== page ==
Leaving Money on the Table
The 4 hour work week is a catchy book title. But, that’s not the reality for most entrepreneurs. They’d happily trade in a sixty hour work week for a forty hour week. Fortunately, a solution exists.
An hourly rate means working more to earn more. With that pricing strategy, you gradually give up family time, social time with friends or workouts at the gym. Keep reading if you’re tired of sacrificing your personal life and leaving money on the table.
Before we dig in. let’s define cost, price and value.
1. Cost is the amount required for you to provide a specific service. Lower rates mean lower profit. When you sell your service below your profit margin, you lose.
2. Price is the amount of money that changes hands between a buyer and seller.
3. Value represents the highest dollar amount that someone’s willing to pay for your service.
Let’s move onto the pricing pitfalls which leave money on the table.
1. Hourly pricing. The billable hour means you trade your time for money. Although it’s the easiest to implement, it leaves lots of money on the table because it overlooks your expertise.
Sue’s ready to sell her company and consulted with Mike about her exit strategy. She figured $1.5 million was a fair price. Mike’s valuation estimated her company was worth $8 million. She finally sold the company for $6 million.
Because Mike charged Sue for his time., he earned $2000. Consider that she made an additional $3.5 million from the sale, his advice had greater value than $2000. Would you pay $100,000 to consult with an expert that could lead to an additional $1 million in profit?
2. Competing on price. Doing things differently than others requires courage. So often I hear that clients won’t pay higher fees. Especially if no one else charges that much.
Competitive pricing is a poor pricing strategy. Although you win new clients, your profits decline. In fact, price competitions train your clients to focus on price and overlook value.
3. Give away work for free. Entrepreneurs frequently offer a complimentary consultation. Initial consultations primarily answer one question. Are you and this potential client a fit for working together?
Many consultations mistakenly turn into free sessions. Because you want to help, you immediately get to work. Well, you haven’t been hired for the job yet. Plus, it’s very confusing when someone you thought you had a great connection with decides not to hire you.
4. Not enough credentials. Too many entrepreneurs, whether new or seasoned, downplay their credentials.
When Diane left her 9 to 5 bookkeeping job., she charged $50 / hour for her services. She casually mentioned that she taught as an adjunct professor for the local college and received an award for her work.
Well, she now works 60-70 hour weeks. When I asked how many years she’s been a bookkeeper, Diane proudly said 25 years. Diane’s pricing reflects how long she’s been a business owner. Her rates overlook the years she’s devoted to bookkeeping.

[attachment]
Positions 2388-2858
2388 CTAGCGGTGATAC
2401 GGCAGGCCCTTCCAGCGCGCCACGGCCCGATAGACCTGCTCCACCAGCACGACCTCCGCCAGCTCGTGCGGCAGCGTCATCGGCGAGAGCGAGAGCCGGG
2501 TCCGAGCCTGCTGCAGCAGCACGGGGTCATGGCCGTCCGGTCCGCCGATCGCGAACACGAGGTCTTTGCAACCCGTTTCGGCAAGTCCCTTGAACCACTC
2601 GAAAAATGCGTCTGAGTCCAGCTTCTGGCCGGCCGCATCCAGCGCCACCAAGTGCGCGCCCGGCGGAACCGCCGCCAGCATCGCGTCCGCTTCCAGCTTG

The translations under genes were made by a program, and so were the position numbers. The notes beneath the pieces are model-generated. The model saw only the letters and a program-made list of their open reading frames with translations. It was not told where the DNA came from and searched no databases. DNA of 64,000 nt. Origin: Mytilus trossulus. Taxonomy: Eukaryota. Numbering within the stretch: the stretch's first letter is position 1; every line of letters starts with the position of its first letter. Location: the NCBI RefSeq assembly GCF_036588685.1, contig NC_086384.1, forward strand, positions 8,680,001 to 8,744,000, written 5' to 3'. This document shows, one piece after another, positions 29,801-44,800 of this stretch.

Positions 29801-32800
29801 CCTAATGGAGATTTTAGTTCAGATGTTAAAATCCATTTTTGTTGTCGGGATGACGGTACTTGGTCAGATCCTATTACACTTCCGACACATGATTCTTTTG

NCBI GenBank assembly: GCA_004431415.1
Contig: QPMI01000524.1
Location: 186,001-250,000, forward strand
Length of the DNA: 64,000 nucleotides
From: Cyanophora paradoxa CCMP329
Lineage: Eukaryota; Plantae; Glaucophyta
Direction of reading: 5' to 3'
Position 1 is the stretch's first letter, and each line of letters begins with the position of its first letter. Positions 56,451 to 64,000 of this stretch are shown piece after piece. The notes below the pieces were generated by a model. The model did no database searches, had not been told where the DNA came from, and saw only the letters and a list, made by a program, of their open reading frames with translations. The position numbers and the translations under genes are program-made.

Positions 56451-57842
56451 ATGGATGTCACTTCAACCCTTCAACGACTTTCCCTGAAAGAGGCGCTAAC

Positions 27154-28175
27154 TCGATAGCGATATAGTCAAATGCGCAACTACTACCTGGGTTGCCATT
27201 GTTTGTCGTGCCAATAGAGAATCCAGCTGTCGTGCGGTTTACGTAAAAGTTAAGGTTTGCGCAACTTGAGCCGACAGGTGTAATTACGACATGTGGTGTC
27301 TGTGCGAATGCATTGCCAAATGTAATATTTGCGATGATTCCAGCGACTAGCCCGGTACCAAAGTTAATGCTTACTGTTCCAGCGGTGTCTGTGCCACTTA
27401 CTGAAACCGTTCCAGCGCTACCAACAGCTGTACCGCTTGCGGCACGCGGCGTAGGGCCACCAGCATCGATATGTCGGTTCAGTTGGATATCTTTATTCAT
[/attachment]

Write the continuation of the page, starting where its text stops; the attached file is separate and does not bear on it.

5. Negotiate on price. Naturally, your clients want the highest value for the best price. Confidence dwindles once your hear an objection about your rates being too expensive. You then cave in on price.
Your knee jerk response lowers your value. Learn to stand firm on your price. If someone doesn’t want to pay the price you’re asking, then negotiate features. You can remove some options to lower the price.
Experienced negotiators set a “walk-away price” beforehand. Like poker, sometimes you need to decide when to fold your hand, stand up and walk away from the table to avoid losing your shirt. Read full post. #getpaidwhatyoureworth Click To Tweet
Experienced negotiators set a “walk-away price” beforehand. Like poker, sometimes you need to decide when to fold your hand, stand up and walk away from the table to avoid losing your shirt. Otherwise you may bargain away all your profits. Or, lose money to close a deal and ignoring the signals to stop.
6. Don’t want to brag. No one likes a person who loudly brags about their greatness. But somehow potential clients need to figure out why they ought to work with you instead of someone else.
If you don’t answer those questions, then they’re likely to move on. Bragging isn’t very client attractive. However, potential clients need information. Consider a variety of ways you can educate them.
7. Unsure of the problem you solve. Most entrepreneurs get this wrong. I bet the problem you think you solve differs from the problem your clients want you to solve. Connect your solution to their problem. Then you gain recognition as a specialist and no longer need to compete for business.
Now you know the 7 pricing pitfalls. Which one stood out for you?
Start with One
Decide to finally plug up your money leaks. Start with one and then consistently make adjustments as new ones arise.
Remember to constantly lead with value. Connect with your value, value price your services and offer value conversations to potential clients. By doing this, you join the growing ranks of value based entrepreneurs. This approach receives recognition.
Follow these recommendations for your business to be successful, and grow while keeping your passion alive. Are you tired of doing work for free because you don’t know how to charge for it? Discover how to get paid what you are worth and attract clients who understand your value. Right NOW claim your FREE RESOURCE to create value based pricing.